I’m always trying to come up with personal projects; they’re basically a great way to get some distraction and to study something different from what we normally do on a day-to-day basis. Last year, I put a lot of love on a compiler project, and this year couldn’t be any different: my research was focused on finding something cool to code and to study that required understanding the fundamentals of some area of Computer Science — and that could evolve to an exciting project to work on.
After spending a few weeks like rolling stones, never able to find something that kept me focused for more than few days, I found a challenge that really caught up my attention: create a level editor for Klonoa, a famous Gameboy Advance game — that is, work on a ROM hacking project!
Within the next posts, I will dive deep in my research so that I get more people to also study reverse engineering and other fascinating topics. The posts will be written both in Portuguese and in English, in order to reach as many people as possible.
If you want to stay on the loop for the project development, you can check its source code, which is being written in JS and React, here: https://github.com/macabeus/klo-gba.js
But, first, let’s do some overview work ~~
Are you the type that prefers to watch instead of read?
No problem! My friend and I gave a lecture at two conferences about this project. Of course, in a talk the content is much more condensed, because we have less time, so these posts are much more detailed — but these talks bring a far more interactive approach to unraveling the challenges of reverse engineering.
Talk at The Conf, in Brazil 🇧🇷
Since this conference has a general audience, half of this talk is about reverse engineering, and the other half is about the front-end. Slides
Talk at BalCCon, in Serbia 🇷🇸
Since this conference is geared towards security, this talk is focused on the reverse engineering process. Slides
What the hell is Klonoa?
It’s a 2D platform game, a bit more puzzle-oriented.
It’s got plenty of levels and the mechanic complexity increases as you go through the levels in a really addicting way. But the levels are finite… And the fact that I am really addicted to the game brought me the question: What if we could create our very own levels?
Several features make this game suitable for this challenge: it’s 2D and it’s got a tile-based map, some considerably simple mechanics, and runs in an old and popular video game console.
Reverse engineering and a level editing are quite complex, but still achievable! So let’s go!
> What is a tile-based map?
Easy peasy: it’s a game map that consists of a collection of small pieces. Each piece (tile) usually appears several times and is internally represented by a unique ID.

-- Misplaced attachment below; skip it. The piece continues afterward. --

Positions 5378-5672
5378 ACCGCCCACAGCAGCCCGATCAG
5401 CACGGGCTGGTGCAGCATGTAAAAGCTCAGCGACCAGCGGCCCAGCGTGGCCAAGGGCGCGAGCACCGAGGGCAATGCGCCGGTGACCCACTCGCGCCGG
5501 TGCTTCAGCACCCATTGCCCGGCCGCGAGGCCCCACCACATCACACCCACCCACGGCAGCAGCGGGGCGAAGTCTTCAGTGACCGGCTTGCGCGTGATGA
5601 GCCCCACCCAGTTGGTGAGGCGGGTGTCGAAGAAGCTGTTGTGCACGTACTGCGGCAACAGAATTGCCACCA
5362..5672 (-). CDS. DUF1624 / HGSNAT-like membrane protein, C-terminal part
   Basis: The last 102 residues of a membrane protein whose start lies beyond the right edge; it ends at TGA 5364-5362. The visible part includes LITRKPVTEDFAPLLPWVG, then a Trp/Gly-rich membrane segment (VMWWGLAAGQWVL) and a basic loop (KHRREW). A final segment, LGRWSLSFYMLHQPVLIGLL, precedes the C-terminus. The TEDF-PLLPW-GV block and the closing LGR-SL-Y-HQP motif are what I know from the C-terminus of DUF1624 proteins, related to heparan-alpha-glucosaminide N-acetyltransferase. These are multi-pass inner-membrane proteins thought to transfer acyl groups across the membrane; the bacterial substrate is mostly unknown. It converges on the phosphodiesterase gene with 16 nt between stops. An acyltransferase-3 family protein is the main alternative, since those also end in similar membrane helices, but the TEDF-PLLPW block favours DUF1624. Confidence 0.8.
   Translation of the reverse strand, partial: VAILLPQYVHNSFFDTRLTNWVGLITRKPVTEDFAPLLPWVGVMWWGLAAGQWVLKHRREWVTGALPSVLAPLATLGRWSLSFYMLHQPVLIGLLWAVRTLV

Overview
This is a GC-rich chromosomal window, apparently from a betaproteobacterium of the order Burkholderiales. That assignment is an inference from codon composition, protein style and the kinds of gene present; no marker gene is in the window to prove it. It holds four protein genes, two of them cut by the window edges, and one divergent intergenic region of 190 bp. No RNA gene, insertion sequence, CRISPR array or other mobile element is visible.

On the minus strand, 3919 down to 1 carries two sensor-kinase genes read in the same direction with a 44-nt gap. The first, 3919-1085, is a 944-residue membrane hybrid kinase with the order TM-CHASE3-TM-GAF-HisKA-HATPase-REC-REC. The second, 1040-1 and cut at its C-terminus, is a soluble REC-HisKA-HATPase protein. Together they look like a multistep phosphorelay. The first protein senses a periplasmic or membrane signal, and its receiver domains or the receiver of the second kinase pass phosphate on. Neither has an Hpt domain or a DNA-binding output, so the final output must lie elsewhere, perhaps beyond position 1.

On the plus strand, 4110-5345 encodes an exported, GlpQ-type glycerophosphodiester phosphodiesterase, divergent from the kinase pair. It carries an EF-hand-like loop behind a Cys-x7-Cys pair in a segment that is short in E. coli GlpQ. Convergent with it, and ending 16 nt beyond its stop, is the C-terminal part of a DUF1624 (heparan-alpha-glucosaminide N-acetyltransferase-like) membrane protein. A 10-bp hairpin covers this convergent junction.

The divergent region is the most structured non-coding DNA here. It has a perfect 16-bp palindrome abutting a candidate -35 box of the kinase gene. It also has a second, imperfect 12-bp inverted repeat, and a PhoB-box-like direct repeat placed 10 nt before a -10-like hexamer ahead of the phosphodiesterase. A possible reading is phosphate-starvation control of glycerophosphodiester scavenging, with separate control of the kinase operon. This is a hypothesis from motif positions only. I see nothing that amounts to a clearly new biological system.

If you watch the video above, you can easily identify a mesh in the foreground, from which there are repeating pieces, thus forming the game map.
This is a pretty common way to design a 2D game.
It’s a portable game console launched back in 2001. It was very popular at its time and, just like every single game console that’s become popular, there’s a lot of people interested in learning more about how it works internally, which resulted in tons of research and documentation on how its architecture works, how to create your own game, tools to help reverse engineering and projects related to the most popular games, such as Pokemon — for which you can find level editors, like Advance Map.
However, since Klonoa is not as popular as Pokemon, there’s no research focused on how it works and no related tooling. But we can take advantage of the entire existing ecosystem to create our own tool based on GBA manuals and debuggers!
We’ll be using two tools: no$gba mostly for dynamic analysis (analyze the game while it is running), and IDA for static analysis (analyze it while it is not).
no$gba is a very good tool to do dynamic analysis, providing you everything integrated into one place. As it’s strictly focused on GBA, it has very specific features, such as visualizing the background/tilemap, graphic memory viewers, etc. This makes everything way easier. However, for a more general debugging process, it’s very limited if compared to IDA, which has excellent features for static analysis, such as graph view and the extraction of certain region of the memory to a separate file — which will be crucial when we get to extract the level of the ROM.
The project is a webapp written in JS and React.
I really like webapps because, by just accessing a URL, the user has the product out-of-the-box. I didn’t want to force a user to download an app just to create some levels for a game, so I decided that the tool was web.
I picked JS because it is the language that runs in a browser I am most experienced with. React was chosen because I really like the idea of thinking of your front-end as isolated components, each with a set of states.
We’ll talk more about the front-end in the last posts in this series.
All set? Start!
Given this brief overview, in the next few chapters I will explain my progress in each step of the project so that together we can create a level editor for Klonoa! Let’s jump on that?